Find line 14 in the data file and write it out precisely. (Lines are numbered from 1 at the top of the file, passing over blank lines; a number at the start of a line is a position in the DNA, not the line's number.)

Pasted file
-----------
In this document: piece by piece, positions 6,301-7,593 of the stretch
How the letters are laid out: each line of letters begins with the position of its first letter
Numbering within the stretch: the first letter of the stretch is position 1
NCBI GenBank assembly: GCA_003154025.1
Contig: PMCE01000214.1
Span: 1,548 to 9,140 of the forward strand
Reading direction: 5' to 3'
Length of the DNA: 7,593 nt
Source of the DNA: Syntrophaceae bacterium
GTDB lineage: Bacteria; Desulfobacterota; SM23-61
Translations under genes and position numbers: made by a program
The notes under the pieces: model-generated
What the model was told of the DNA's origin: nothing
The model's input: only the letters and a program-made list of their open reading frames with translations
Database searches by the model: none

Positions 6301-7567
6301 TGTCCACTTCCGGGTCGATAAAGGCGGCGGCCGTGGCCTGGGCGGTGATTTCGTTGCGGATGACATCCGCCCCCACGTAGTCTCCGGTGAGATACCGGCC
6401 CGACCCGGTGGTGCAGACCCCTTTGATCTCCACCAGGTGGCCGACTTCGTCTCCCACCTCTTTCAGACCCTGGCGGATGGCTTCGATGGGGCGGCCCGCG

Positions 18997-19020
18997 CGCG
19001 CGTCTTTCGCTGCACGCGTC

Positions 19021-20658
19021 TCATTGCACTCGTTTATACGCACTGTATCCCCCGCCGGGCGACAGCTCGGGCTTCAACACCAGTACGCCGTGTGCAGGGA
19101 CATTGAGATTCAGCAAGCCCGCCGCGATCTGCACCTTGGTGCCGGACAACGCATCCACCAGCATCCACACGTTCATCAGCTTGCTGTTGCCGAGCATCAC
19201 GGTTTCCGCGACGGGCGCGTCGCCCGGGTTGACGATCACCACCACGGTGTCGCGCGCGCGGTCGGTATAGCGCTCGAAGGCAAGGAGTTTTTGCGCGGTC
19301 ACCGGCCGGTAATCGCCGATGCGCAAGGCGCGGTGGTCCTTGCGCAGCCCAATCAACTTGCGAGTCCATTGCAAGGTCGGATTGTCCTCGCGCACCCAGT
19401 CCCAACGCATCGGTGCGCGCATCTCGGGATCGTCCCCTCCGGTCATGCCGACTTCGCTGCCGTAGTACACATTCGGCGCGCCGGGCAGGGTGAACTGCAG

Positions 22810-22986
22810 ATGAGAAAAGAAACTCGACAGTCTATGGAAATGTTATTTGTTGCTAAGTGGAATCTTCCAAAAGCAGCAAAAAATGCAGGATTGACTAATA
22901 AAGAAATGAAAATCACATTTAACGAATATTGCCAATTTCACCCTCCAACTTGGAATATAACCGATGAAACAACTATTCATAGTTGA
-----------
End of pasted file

The model's input: only the letters and a program-made list of their open reading frames with translations